A common recurring theme amongst a selected number of top investors in the world is that they generally tend to adopt a concentrated investing approach.
It is this concentrated approach to focus and invest in their best ideas that have led to outsized returns that have enabled them to beat the market.
“Diversification may preserve wealth, but concentration builds wealth. Wide diversification is only required when investors do not understand what they are doing.” says legendary investor Warren Buffett.
That said, on the other side of the table, we have investors that prefer to diversify and hold more stocks in their portfolio.
Therefore, the question of which style you should select, that of concentration versus diversification, has always been a pertinent consideration.
What conventional wisdom says
Modern Portfolio Theory argues that unsystematic risk (i.e. random risk, such as country, industry or company risk inherent in an asset) is the only risk that can be diversified away.
As we keep increasing the number of stocks within a portfolio, the majority of unsystematic risk ends up being diversified away, leaving behind largely systematic risk (i.e. market risk).
In simple terms: the more stocks you have, the more your portfolio tends to end up emulating the market (i.e. an index fund or an ETF) and you end up having average returns as risk reduces.
Why not concentrate your stock portfolio?
Concentration, especially if your stock portfolios have less than 10 stocks presents three key considerations, namely: (1) volatility, (2) returns, and (3) scalability.
The unexpected can happen
If you have a smaller portfolio (e.g. five to 10 stocks), the range of potential outcomes tends to be far wider than that of a larger portfolio (e.g. 20 to 25 stocks).
The price volatility (i.e. standard deviation) of a smaller stock portfolio tends to be higher as price movements are magnified by the stock concentration.
If prices move higher, it is a good thing to have and be happy about.
But if prices go lower for unexpected reasons that could be stock specific and beyond your control, such declines can significantly impact your overall portfolio return.
Cutting your winners
If you run a concentrated portfolio (e.g. a five-stock portfolio), you face a problem when your winners become multibaggers (i.e. a stock multiplying by many times your original investment cost).
By doing so, they become outsized and could well end up forming a significant percentage of your portfolio that is way beyond your comfort zone (think 40 to 60%).
When this happens, what most portfolio managers do is that they end up continuously trimming these winners to avoid over-concentration.
Sadly, this action works against them.
Winners are important because they tend to contribute to the overwhelming majority of your returns.
When you trim your winners and reallocate capital to the next lower performing idea, you end up constantly reallocating capital from the winners to the poorer-performing winners.
The continuous long-term drag from cutting your long-term winners will eventually impact longer-term investing performance negatively.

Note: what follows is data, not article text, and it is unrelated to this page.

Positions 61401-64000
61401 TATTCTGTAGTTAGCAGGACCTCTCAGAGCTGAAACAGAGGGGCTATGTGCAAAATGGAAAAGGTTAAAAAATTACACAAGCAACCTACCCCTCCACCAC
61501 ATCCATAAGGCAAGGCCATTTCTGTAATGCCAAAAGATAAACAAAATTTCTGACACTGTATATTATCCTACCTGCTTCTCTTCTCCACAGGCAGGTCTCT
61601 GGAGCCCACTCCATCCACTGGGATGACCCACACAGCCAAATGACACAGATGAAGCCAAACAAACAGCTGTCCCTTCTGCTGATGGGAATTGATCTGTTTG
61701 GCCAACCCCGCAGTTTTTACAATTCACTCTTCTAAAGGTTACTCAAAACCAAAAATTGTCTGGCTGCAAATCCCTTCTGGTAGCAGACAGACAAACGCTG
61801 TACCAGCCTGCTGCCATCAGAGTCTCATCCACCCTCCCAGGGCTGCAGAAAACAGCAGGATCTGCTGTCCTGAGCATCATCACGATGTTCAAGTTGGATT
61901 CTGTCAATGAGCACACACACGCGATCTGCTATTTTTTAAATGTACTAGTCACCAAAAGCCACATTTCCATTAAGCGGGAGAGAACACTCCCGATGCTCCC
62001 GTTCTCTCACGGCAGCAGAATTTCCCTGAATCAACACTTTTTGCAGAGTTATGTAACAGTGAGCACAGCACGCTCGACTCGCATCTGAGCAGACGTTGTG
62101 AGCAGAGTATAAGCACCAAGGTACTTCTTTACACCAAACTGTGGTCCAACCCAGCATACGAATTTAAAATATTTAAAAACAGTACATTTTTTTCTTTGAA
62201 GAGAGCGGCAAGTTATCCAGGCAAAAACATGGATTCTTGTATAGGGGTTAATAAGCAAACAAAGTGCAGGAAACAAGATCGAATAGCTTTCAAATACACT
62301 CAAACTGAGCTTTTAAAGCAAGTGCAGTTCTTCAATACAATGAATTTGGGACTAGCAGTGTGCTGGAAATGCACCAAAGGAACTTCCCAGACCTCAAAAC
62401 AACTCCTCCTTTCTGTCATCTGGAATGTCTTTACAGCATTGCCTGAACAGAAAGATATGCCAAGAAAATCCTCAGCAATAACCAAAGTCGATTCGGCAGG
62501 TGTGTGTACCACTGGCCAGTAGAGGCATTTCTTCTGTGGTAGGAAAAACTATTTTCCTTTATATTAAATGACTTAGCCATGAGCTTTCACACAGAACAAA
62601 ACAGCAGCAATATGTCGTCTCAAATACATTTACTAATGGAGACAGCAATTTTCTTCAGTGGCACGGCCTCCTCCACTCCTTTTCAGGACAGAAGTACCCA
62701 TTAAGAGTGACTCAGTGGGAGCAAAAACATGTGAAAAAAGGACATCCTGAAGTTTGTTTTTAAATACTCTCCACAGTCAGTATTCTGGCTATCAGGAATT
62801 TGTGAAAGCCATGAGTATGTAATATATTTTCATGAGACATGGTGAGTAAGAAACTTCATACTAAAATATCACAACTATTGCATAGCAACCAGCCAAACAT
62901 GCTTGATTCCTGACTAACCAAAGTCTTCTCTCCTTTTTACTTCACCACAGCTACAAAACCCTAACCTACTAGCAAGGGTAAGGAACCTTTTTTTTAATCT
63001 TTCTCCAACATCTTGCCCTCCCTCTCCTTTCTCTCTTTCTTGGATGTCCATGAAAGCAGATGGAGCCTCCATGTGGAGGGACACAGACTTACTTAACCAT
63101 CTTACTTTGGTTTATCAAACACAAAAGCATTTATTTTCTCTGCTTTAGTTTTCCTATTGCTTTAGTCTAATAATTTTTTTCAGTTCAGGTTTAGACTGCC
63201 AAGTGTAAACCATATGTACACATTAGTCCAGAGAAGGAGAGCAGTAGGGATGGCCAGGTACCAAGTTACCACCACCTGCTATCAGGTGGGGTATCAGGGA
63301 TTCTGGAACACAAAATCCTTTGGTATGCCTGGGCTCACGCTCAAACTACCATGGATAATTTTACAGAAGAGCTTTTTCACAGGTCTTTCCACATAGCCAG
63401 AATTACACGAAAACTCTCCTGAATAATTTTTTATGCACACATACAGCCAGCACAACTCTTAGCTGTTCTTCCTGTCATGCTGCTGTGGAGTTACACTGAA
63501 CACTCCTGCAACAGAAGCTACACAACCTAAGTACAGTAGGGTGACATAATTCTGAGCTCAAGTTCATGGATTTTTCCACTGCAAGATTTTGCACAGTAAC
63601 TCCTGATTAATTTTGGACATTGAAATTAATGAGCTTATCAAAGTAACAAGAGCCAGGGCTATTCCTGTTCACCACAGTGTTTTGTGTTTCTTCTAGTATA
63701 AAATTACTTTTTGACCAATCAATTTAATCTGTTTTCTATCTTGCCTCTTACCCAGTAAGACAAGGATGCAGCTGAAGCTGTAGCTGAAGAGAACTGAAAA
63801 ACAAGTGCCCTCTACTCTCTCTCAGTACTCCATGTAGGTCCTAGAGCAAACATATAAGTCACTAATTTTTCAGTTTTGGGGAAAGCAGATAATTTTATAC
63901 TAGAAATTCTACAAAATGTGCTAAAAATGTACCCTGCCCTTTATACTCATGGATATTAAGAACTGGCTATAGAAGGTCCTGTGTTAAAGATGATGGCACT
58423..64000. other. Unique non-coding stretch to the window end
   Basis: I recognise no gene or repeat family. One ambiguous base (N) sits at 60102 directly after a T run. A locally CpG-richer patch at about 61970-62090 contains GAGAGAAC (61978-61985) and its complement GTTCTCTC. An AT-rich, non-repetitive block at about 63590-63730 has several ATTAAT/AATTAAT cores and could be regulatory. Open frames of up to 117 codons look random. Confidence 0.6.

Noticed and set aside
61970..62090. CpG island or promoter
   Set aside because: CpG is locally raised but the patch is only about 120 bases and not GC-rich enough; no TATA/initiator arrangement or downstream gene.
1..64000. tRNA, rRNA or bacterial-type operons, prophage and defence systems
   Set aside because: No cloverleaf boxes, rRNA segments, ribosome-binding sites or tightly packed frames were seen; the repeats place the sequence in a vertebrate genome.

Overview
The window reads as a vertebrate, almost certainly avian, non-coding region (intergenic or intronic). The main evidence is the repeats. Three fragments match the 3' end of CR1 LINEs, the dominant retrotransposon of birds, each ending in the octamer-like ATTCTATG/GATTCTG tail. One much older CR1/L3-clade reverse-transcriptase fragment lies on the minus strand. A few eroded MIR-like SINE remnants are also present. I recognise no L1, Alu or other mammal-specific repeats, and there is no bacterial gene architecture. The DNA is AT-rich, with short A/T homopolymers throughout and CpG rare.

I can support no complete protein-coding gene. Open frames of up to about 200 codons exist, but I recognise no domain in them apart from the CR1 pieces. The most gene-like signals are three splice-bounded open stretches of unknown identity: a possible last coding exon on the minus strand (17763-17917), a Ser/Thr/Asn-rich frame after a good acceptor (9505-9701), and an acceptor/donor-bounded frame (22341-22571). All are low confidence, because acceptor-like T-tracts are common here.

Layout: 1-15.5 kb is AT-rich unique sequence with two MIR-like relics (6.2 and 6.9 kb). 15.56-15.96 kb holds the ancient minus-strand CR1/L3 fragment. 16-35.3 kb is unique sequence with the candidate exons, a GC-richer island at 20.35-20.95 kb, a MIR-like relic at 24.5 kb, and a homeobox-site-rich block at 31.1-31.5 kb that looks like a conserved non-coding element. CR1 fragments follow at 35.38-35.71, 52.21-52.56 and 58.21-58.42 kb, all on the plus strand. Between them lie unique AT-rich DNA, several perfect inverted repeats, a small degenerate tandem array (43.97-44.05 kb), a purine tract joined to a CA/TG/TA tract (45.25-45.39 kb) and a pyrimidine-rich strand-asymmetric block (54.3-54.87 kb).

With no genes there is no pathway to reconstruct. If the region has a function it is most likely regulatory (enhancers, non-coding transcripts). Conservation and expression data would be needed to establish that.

“You want to bet on the winning horse, not the next best winning pony.”
The investment strategy that you choose has to be scalable as the size of your funds grow.
If one adopts a concentrated approach, there is an implicit theoretical limit on how big the fund can grow, because one wants to avoid becoming one of the major shareholders of a company.
As the portfolio continues growing, the universe of companies starts to shrink and the size (i.e. market capitalisation) of the companies also starts to increase.
In general, bigger companies tend to have smaller moves and smaller companies tend to have bigger moves, so the portfolio ends up having to either (1) cap its fund size and/or return capital or (2) invest in larger companies.
For the latter option, the gravitation toward larger companies will lead your portfolio more and more towards benchmark-like returns.
Diversification allows you to let our winners run high, and not having to trim them, and water your weeds instead.
Diversification allows you to have peace of mind on any given day, knowing that no one stock accounts for such a large portion of the portfolio that you will not be able to sleep soundly.
You would rather let your winners concentrate within your portfolio, which is very similar to the way many venture capital companies (“VCs”) invest in startups.
They have a diversified approach with many investments.
But the majority of VC’s performance is driven by the few winners that turn into unicorns.
In our case , it is the winners, the compounders and multi-baggers that chalk up a return of 3x, 5x or 10x and more.
We certainly don’t know what the market will bring, or how the stock prices will be today, tomorrow or next month.
But one thing that is very likely is that if growth continues, with rising revenues, profits and cash flows, the businesses that we invested in should do well over the long-term.
And that’s all you should care about, rather than be bothered by market noise.
Get Smart: Choose what works for you
Your portfolio allocation should ultimately reflect your conviction.
The size of an investment should be proportional to your assessment of the probability of success and failure.
Invest in a way that best suits you, your own investing style and mindset, and you will do just fine over the long-term.
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Disclaimer: Eugene Ng does not own shares in any of the companies mentioned.